Posts Tagged ‘ Self Defence ’

A Year in Brief: Part One

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What a year it’s been; Hitler birthday cakes, mutant rats, and Bob Geldof off to space! To celebrate the end of another 365 days here are some of NIB’s favourite stories of the year.

Kicking off the year in festive spirit a man in Derry was fined after stealing a CCTV camera which “became his friend”. Police found Peter Morrison, 24, drunk and “petting” the camera as they arrived to arrest him. CCTV pets are for life not just for Christmas. Continue reading

Controversial Self Defence Law Finally Comes Into Effect

A new law entitled The Criminal Law (Defence and Dwelling) Act 2011 came into effect on Friday last, finally allowing for Irish homeowners to defend themselves against attack in their own home.

The law clearly allows for a homeowner to use justifiable force in the event of the attack, and, more importantly, says that they are no longer obligated to retreat from their home if there is an intruder present. The legislation was drafted after the events of 2004 during which Pádraig Nally, a farmer living in County Mayo, shot and killed a traveller, John ‘Frog’ Ward, who had been trespassing on his land. Although Nally was sentenced to six years in November 2005, his conviction was quashed the following October and he was found not guilty of manslaughter in December of the same year.

The only question is why it took so long to bring into effect, legislation wise, a law which has been in place in other countries for decades. There are roughly 25,000 burglaries each year in Ireland, and over 15,000 of these take place while the victims are inside their home. In America, for example, the Castle Doctrine has been enshrined in law in over 30 states since the early 1980s. And judgements made on the basis of such thinking have been given, favouring the homeowner, since the 1920s.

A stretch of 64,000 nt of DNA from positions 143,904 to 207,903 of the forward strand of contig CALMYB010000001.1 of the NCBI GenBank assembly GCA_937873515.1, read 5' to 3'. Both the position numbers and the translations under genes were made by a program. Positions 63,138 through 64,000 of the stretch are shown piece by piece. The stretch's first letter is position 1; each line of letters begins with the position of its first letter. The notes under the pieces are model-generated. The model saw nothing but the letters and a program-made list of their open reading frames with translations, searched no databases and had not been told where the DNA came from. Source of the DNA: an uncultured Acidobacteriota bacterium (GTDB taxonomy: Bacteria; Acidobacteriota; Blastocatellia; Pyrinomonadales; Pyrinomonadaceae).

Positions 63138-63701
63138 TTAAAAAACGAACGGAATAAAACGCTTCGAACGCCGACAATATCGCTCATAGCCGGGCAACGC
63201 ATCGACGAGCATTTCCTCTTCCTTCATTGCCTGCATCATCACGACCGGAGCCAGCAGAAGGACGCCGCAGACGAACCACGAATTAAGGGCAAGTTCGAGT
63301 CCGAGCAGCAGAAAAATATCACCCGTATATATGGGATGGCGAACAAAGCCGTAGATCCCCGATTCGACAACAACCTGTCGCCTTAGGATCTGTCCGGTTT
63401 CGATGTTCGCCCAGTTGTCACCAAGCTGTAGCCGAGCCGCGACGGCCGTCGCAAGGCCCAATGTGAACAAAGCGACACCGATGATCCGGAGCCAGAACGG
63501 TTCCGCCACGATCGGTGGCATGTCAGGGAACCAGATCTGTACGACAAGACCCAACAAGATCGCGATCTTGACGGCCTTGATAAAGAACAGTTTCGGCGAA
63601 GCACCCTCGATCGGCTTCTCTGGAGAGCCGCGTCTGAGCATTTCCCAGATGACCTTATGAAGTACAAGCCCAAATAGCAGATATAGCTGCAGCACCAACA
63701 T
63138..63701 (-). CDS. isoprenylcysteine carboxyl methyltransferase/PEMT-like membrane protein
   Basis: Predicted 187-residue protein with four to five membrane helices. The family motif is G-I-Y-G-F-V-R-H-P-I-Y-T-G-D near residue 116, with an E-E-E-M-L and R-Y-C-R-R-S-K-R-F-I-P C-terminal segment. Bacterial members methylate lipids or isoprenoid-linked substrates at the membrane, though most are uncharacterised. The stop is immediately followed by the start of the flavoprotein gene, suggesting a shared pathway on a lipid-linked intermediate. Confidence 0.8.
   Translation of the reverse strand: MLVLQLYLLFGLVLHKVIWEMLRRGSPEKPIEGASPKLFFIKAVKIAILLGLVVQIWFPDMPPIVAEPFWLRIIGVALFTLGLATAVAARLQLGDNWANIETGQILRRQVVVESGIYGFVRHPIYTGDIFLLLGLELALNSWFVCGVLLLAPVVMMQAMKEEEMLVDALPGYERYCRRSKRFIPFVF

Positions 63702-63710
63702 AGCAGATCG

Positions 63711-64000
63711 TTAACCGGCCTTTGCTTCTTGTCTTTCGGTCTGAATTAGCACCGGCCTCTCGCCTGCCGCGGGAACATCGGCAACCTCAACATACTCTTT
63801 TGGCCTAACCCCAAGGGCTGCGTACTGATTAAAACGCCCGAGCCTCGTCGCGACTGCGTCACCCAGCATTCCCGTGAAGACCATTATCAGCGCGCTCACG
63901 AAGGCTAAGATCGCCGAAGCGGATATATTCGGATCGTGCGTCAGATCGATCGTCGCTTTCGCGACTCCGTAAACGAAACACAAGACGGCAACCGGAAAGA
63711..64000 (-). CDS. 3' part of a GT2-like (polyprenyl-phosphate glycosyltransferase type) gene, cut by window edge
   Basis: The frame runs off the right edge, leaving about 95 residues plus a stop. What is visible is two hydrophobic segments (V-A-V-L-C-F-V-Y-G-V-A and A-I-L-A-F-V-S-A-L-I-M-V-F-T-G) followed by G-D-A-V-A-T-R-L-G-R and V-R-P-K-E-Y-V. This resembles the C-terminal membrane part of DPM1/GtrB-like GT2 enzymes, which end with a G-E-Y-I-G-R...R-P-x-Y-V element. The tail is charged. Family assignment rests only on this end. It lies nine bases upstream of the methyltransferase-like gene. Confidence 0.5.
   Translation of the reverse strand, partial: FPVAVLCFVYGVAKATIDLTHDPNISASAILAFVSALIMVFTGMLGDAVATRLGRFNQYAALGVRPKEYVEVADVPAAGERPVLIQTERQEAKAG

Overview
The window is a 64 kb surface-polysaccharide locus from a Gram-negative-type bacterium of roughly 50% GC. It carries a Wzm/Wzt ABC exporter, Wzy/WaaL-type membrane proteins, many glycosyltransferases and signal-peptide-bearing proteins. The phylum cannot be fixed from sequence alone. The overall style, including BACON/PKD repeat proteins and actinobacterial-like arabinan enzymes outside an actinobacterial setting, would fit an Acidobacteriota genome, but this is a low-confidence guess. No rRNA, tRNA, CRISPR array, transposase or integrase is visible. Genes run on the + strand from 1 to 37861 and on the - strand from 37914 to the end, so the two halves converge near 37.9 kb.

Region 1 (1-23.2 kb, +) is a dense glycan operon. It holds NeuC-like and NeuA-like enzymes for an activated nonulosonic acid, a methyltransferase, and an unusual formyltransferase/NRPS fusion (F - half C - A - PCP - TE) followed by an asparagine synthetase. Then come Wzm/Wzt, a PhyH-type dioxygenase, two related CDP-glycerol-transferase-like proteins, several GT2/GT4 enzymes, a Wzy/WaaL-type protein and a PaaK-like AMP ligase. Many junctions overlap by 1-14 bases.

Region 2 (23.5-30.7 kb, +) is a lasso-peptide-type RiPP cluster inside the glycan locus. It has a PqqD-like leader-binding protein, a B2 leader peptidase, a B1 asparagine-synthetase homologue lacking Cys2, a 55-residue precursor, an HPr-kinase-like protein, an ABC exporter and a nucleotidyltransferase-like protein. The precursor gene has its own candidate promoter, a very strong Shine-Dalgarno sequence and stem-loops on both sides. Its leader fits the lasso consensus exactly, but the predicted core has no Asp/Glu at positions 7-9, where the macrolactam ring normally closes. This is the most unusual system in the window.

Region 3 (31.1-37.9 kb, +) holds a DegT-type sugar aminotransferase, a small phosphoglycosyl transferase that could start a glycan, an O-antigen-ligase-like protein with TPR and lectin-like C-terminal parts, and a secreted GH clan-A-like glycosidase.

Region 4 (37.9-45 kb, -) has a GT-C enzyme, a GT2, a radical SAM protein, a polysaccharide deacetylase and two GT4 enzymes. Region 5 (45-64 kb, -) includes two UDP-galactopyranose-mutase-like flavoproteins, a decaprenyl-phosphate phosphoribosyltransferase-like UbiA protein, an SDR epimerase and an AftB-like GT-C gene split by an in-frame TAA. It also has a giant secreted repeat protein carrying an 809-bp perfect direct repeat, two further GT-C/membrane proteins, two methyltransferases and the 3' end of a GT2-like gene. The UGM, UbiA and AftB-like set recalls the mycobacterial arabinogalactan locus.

Concerns have been immediately raised by several parties since the legislation has come into effect. Justice Minister, Alan Shatter, has warned that the new law cannot be used as an excuse to attack someone. Speaking on Newstalk’s breakfast show, the Minister stressed “It’s not a licence to kill anyone.” Mark Kelly, the director for the Irish Council for Civil Liberties (ICCL) is one of the law’s most vocal critics, arguing that the legislation’s provisions “contain insufficiently robust legal safeguards to protect the right to life of householders or intruders.” Speaking on Thursday, Kelly said that this law will only encourage people to use lethal force in defending their property, and that the Act is “at odds with Article 2 of the European Convention on Human Rights.”

Burglars do indeed have the right to life. When they’re operating as normal citizens, and not breaking the law. Breaking into someone’s house, especially while they or their family are inside should be a waival of this right and the acknowledgment that they may lose more than their freedom. One fear is that the knowledge that homeowners have the right to stand their ground will simply serve to cause burglars to arm themselves before breaking and entering. Then again, the thought that someone may be waiting inside with a fully loaded shotgun, ready to stand their ground, may be just the deterrent such cowardly criminals really need.